alexa Protein phosphorylation in plant mitochondria.
Environmental Sciences

Environmental Sciences

Journal of Biodiversity, Bioprospecting and Development

Author(s): Danko SJ, Markwell JP, Danko SJ, Markwell JP

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Abstract Protein kinase activity was detected in osmotically lysed mitochondria isolated from etiolated seedlings of corn, pea, soybean, and wheat, as well as from potato tubers. Ther kinase(s) phosphorylated both endogenous polypeptides and exogenous, nonmitochondrial proteins when supplied with ATP and Mg(2+). Eight to fifteen endogenous mitochondrial polypeptides were phosphorylated. The major mitochondrial polypeptide labeled in all species migrated during denaturing electrophoresis with an apparent monomeric molecular weight of 47,000. Incorporation of phosphate into endogenous proteins appeared to be biphasic, being most rapid during the first 1 to 2 minutes but slower thereafter. The kinase activity was greatest at neutral and alkaline pH values and utilized ATP with a K(m) of approximately 200 micromolar. The kinase was markedly inhibited by CaCl(2) but was essentially unaffected by NaF, calmodulin, oligomycin, or cAMP. These data suggest that plant mitochondrial protein phosphorylation may be similar to protein phosphorylation in animal mitochondria.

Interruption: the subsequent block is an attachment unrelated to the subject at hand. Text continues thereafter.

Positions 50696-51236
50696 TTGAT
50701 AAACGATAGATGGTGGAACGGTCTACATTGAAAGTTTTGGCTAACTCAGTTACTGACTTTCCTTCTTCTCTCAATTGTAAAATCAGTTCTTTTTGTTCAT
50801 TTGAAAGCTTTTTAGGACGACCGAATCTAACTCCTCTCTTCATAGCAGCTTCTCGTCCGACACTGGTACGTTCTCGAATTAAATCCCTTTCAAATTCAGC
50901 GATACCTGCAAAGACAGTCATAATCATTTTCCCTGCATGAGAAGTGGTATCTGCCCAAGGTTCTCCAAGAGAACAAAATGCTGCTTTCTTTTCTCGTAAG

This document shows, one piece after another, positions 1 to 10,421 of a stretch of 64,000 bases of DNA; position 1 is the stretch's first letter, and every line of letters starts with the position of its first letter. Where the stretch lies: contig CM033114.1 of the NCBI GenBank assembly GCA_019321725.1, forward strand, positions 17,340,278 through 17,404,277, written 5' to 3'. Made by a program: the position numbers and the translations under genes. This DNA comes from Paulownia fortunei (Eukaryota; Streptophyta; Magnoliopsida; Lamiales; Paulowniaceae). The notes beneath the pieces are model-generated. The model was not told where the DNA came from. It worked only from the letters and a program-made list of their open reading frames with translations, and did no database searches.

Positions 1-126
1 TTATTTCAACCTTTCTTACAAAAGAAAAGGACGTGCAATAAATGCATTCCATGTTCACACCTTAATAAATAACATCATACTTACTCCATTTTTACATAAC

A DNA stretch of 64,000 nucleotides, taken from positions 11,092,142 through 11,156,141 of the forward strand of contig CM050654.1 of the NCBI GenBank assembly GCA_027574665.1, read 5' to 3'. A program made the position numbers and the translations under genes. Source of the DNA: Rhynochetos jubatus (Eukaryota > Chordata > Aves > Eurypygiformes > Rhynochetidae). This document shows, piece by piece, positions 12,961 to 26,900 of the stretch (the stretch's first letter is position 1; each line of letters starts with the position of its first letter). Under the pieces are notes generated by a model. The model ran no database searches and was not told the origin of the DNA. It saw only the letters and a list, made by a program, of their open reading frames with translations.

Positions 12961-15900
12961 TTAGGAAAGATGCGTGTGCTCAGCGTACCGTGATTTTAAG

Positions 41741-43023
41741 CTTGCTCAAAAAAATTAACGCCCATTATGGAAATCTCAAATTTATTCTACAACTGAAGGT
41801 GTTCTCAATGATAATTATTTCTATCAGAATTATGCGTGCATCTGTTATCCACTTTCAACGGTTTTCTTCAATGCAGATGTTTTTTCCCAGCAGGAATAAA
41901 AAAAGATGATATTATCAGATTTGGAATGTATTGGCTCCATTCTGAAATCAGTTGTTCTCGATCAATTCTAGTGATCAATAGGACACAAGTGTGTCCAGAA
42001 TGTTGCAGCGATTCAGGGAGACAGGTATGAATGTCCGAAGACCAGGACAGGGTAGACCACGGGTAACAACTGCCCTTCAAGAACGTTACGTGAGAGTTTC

This article was published in Plant Physiol and referenced in Journal of Biodiversity, Bioprospecting and Development

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